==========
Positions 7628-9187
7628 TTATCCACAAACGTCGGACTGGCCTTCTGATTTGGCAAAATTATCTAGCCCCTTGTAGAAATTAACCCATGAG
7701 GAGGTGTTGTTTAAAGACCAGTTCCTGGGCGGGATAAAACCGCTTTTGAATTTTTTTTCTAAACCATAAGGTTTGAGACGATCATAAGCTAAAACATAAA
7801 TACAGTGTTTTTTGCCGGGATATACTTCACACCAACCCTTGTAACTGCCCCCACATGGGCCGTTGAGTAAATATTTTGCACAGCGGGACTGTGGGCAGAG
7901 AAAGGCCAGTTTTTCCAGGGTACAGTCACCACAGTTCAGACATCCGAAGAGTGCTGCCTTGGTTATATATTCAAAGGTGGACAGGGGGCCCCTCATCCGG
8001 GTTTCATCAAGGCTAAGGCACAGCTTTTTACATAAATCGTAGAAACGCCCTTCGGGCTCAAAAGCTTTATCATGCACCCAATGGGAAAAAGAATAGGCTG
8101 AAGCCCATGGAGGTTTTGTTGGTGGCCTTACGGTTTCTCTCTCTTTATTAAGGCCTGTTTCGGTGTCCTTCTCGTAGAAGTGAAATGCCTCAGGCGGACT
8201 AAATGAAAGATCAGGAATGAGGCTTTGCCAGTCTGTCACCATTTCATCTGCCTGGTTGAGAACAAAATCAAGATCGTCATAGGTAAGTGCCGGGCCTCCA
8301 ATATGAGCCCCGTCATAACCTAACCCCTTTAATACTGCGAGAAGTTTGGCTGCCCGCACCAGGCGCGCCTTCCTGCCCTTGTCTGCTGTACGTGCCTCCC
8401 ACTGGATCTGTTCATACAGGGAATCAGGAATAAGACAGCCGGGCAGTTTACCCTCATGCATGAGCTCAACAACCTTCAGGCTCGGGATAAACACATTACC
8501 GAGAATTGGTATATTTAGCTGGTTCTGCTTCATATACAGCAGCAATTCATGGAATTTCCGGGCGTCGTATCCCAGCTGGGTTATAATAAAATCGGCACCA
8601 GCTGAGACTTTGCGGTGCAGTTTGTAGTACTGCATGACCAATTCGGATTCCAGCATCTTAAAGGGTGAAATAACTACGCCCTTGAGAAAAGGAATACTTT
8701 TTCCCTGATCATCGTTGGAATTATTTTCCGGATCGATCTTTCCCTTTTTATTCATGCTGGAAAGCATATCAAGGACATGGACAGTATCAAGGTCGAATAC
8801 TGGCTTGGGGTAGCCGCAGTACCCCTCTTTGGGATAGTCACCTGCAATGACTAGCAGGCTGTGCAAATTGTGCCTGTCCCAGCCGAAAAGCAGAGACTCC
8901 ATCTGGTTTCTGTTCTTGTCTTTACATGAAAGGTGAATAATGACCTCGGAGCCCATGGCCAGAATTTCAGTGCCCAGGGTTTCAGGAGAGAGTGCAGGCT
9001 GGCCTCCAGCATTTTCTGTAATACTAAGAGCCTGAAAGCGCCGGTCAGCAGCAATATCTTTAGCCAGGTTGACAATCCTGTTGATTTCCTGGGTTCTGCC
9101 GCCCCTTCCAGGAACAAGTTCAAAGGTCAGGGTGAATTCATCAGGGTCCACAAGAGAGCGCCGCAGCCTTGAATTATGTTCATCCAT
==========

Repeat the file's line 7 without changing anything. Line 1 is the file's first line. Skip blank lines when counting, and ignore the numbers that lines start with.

8101 AAGCCCATGGAGGTTTTGTTGGTGGCCTTACGGTTTCTCTCTCTTTATTAAGGCCTGTTTCGGTGTCCTTCTCGTAGAAGTGAAATGCCTCAGGCGGACT